Wright: Piracy imperils U.S. jobs, economy


Bob Wright wants you to know that piracy is wrong.

And the NBC Universal chairman and CEO told a Wednesday night audience at the Beverly Hilton Hotel that intellectual property piracy isn't limited to ripping off Hollywood-created content. It imperils the nation's economic fabric, he warned.

"The U.S. economy is threatened by increases of counterfeiting and piracy in sectors as diverse as automobiles, aerospace, computer software, defense contractors, fashion design, high-tech manufacturing and pharmaceuticals," Wright told the dinner crowd of about 250.

"At risk," he added, "is every part of our economy where creativity, innovation and invention drive the creation of economic value and of high-wage jobs."

The Los Angeles World Affairs Council, which hosted the event, billed Wright's address as a "major policy speech." In it, the NBC Uni boss laid out a four-step plan for stemming the tide of product counterfeiting: greater recognition of the extent of the problem; spreading the word through the media that "piracy and counterfeiting are serious crimes"; increasing the use of government resources to fight the problem; and collaboration in all business segments to find technological solutions.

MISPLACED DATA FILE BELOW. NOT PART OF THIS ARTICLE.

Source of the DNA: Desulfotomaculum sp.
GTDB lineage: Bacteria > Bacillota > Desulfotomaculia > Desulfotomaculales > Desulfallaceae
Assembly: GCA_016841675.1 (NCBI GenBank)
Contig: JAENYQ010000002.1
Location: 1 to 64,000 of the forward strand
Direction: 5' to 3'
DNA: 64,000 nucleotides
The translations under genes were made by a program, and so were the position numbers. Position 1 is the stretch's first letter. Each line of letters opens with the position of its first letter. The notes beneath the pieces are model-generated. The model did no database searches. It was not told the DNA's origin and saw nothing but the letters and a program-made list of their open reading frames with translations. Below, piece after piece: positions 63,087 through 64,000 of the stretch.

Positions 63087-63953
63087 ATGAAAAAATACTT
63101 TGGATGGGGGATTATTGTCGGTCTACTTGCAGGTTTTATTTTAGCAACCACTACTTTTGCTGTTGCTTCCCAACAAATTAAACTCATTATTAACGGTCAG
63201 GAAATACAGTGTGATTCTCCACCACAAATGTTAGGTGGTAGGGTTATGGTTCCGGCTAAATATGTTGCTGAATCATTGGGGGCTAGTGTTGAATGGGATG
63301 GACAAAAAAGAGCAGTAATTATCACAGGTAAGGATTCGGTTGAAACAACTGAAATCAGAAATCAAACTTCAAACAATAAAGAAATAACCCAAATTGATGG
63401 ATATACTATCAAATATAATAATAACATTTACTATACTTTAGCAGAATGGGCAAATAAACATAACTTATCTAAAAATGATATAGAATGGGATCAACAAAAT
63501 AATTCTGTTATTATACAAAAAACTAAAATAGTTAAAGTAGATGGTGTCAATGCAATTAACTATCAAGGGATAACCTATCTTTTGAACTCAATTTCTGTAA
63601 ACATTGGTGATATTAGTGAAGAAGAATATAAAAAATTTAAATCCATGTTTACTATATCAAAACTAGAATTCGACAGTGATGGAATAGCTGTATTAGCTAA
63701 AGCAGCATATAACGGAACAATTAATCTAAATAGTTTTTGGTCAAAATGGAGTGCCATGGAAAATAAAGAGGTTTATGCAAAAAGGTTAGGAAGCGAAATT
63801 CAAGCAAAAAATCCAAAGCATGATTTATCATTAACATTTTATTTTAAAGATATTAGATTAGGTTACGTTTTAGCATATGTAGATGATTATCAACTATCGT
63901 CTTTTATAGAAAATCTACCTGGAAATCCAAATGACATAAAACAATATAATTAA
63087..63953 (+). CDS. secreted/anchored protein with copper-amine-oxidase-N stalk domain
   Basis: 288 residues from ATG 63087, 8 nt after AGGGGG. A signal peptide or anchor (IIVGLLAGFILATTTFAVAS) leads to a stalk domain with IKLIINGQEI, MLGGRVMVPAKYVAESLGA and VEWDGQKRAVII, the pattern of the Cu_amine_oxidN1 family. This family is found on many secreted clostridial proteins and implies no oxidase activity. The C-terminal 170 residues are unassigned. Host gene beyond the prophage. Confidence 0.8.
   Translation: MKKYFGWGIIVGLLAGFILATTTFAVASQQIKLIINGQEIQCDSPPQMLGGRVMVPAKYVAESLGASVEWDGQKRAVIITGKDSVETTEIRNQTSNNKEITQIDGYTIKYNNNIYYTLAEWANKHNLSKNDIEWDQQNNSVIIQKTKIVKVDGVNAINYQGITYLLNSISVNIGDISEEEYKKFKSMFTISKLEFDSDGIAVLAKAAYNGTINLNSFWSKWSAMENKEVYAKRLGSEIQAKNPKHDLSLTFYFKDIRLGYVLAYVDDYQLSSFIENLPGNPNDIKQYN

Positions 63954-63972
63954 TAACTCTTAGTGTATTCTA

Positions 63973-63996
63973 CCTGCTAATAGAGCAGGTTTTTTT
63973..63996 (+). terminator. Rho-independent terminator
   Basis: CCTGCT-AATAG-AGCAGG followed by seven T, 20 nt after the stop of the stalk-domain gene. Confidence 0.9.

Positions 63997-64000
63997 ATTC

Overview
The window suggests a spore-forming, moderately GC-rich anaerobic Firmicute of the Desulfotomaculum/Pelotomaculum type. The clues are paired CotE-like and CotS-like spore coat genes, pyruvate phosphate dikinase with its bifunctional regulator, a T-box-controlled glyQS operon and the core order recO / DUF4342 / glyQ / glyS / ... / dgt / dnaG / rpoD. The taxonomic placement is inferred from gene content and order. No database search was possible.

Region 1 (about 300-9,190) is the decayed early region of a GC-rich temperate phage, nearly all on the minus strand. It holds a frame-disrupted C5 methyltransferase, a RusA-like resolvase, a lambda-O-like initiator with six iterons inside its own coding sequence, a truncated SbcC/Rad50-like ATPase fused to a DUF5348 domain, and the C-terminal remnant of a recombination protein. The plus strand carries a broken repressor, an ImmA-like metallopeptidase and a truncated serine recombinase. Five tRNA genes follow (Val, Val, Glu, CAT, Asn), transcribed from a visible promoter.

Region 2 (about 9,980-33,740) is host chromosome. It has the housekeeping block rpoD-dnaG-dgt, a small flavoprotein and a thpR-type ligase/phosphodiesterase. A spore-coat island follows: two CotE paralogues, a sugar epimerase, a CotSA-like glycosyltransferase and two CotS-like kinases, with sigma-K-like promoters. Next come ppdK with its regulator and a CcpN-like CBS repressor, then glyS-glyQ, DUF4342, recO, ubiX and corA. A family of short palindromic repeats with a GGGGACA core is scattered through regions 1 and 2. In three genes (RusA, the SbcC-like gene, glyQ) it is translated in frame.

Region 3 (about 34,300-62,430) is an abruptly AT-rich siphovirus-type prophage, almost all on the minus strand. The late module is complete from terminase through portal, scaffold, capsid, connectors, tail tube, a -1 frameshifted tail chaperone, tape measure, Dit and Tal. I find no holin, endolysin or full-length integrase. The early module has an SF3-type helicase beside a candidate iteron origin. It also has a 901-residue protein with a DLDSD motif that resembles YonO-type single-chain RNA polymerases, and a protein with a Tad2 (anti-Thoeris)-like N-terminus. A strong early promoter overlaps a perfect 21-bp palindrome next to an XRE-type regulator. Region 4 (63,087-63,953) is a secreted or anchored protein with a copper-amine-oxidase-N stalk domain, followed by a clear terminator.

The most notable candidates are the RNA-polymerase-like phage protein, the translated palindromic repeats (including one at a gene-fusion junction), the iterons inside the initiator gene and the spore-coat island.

"The fact is, technological steps that would significantly reduce much of the piracy problem for media companies are available right now," Wright said. "We have the ability to insert a digital tag or watermark in our content. (Various) content industries have cooperated in developing technological standards for the new high-definition generation of DVDs, which will include provisions for detecting copyright watermarks in order to interfere with the playback of pirated material."

A recent MPAA study showed that piracy cost the group's six member companies $6.1 billion worldwide in 2005, he remarked.

"Absent piracy, 141,000 new jobs would have been added to the U.S. economy," Wright added.

China and Russia are among the worst global territories for piracy of Hollywood's intellectual property, he said, with counterfeit product rates of 95% and 80%, respectively.

But in remarks to a reporter after the speech, the NBC Uni topper expressed graver concern over increased piracy in developed territories such as the U.K., where cyber-piracy and other woes have pushed the counterfeit product rate to almost 20%.

Heedless of his gloomy message, Wall Street has been relatively unconcerned over Hollywood's vulnerability to content piracy, Wright acknowledged. "It's not a focal point for them," he said.